THERE ARE PLENTY of uNfAIR stereotypes surrounding teenage mums – mainly generated by the popular press. We wanted to look beyond the negative labels and ask someone who is going through the experience first hand, so we contacted Choices – a Brighton-based NCT initiative that helps young parents by providing information and support throughout pregnancy and the first few months of their child’s life. We spoke to Chole Morton, one of the mums who utilises its services. Emotional rollercoaster Chloe disproves the theory that teenage mums are irresponsible – her pregnancy came as a huge shock as she had been on the pill. It was a rude awakening for the 16-year-old. “I was totally unprepared,” says Chloe. “I never imagined I’d be in the situation I am now – living on my own, with a child and no support from the father.” After giving birth to a healthy boy, Amari Kye (which means ‘eternal beauty’), Chloe briefly moved in with her father but, as time went on, she realised that she and Amari needed their own space. With no previous experience of motherhood and still a child herself, Chloe and her baby moved into their own home – something she cites as “the greatest challenge of her life”. Becoming a parent brings enormous changes – physically, emotionally and socially. These changes are difficult enough for people who’ve benefited from the support of their partner and years of life experience, Chole had to deal with this alone at the age of 16. She is honest about the reality of being a teenage mum: “It’s been an emotional rollercoaster. I would often dream about what it was going to be like when Amari was born, but nothing could prepare me. I just had to focus on dealing with the situation. “I lost most of my friends and I don’t get much help. Nearly all of my time is spent with my baby and I only get to go out on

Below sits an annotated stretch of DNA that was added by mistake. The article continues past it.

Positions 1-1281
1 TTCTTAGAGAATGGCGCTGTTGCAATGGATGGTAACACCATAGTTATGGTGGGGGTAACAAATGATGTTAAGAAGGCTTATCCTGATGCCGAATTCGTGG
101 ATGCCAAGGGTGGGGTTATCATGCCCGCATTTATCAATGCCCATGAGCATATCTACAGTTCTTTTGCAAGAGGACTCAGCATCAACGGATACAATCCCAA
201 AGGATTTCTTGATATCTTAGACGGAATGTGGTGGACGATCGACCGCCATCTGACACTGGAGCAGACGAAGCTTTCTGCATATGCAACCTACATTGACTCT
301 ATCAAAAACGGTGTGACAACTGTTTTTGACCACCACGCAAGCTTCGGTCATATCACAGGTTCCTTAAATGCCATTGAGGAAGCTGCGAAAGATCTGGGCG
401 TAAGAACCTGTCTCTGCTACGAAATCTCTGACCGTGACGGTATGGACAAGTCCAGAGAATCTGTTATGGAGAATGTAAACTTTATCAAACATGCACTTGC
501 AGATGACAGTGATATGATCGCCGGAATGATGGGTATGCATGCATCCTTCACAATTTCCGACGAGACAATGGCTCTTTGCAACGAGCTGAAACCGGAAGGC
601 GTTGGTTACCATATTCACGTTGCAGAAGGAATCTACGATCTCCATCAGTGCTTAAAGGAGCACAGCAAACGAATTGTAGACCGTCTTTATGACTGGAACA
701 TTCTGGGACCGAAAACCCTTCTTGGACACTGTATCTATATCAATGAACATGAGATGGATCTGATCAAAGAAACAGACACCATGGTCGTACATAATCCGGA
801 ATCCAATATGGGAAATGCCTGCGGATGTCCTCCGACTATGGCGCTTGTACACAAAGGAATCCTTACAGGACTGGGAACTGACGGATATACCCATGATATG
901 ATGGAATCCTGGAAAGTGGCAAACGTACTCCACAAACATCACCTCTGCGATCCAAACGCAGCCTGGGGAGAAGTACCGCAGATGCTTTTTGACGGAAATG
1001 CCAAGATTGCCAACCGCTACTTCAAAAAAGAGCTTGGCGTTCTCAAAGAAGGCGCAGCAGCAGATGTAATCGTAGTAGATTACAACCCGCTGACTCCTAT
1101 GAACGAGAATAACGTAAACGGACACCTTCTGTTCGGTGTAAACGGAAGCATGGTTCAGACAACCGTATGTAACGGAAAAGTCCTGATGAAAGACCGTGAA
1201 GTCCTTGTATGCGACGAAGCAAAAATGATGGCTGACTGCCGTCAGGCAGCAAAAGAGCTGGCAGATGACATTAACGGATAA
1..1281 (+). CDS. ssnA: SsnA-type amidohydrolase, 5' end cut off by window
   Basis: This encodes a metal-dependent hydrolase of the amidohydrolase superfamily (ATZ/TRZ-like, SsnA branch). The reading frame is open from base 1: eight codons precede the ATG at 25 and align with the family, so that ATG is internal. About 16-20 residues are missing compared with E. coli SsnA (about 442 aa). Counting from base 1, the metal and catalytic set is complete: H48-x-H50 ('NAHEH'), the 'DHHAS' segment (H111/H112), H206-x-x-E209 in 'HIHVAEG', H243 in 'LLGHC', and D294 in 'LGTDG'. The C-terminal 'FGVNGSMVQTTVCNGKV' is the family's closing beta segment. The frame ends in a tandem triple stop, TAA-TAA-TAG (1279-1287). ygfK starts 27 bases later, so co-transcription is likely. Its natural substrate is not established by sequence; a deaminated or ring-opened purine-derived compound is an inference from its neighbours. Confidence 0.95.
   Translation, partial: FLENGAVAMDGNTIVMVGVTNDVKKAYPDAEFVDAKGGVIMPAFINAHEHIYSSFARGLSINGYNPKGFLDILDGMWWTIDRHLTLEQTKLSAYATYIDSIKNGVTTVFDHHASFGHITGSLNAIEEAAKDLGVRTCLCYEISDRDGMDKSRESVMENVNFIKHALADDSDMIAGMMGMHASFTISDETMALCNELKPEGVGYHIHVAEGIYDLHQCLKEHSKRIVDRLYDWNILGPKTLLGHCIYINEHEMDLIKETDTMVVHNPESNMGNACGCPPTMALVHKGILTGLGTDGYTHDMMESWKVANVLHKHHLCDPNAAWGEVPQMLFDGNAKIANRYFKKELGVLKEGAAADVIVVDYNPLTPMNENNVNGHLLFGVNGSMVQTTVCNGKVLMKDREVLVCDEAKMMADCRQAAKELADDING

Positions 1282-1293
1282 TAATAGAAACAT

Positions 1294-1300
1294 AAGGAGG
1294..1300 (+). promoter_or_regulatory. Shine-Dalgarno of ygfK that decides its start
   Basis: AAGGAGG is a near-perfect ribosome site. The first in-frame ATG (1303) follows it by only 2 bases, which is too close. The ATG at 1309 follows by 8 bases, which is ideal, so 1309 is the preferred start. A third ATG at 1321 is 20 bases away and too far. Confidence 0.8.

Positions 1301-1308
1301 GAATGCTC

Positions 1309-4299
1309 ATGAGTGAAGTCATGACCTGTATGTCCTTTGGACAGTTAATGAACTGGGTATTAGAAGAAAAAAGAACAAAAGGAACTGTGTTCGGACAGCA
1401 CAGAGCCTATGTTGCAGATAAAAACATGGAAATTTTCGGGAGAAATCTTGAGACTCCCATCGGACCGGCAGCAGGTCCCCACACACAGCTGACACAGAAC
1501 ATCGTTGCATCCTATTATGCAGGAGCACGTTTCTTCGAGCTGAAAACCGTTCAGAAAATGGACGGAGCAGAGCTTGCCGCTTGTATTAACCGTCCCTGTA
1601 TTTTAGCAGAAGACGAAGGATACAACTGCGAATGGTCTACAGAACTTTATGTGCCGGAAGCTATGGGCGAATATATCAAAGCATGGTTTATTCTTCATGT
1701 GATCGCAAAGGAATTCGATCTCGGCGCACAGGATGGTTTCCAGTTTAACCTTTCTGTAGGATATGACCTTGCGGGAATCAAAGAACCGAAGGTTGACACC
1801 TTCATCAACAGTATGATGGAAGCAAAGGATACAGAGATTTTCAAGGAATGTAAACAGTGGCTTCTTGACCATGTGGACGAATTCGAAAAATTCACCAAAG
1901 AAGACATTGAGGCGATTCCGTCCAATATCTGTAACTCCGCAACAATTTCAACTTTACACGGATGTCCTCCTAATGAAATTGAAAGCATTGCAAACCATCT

I’ve met some really good friends who’ve provided me with support
my own about once a month. I don’t have much money to get by on – it’s tough,” Support network Shortly after giving birth, Chloe was introduced to Choices and has found the sessions to be very valuable: “I’ve met some really good friends who’ve provided me with a support network that I can rely on. We’re all in a similar situation so to be able to meet every week, share experiences and offer each other advice, has been brilliant,” she says. “If I’m worried about anything, I always know I can discuss it at the meetings.” There is also a social side to the initiative and the young mums are encouraged to go out and have fun such as enjoying ten-pin bowling or swimming trips together. Alison Porges, who runs Choices in Brighton and Hove, says “It’s so important that these young mums, many of whom are single, have a place to go and meet likeminded people. It can be a very isolating experience so to be able to get out and learn about cooking, weaning and childcare while enjoying themselves is vital.” Although Chloe’s situation is not ideal, she has remained positive and her outlook provides great hope for the future: “If my child is happy then I’m happy.”
WHAT’S YOuR STORY?
Whether you are a younger or older parent, the NCT aims to support you. If you’d like to share your experience with other members, then we would love to hear your story. Email us your account at firstname.lastname@example.org
Spring 2009 newgen magazine 23
The NCT is proud to premiere a new DVD that aims to empower new mums from all over the country to feel proud about breastfeeding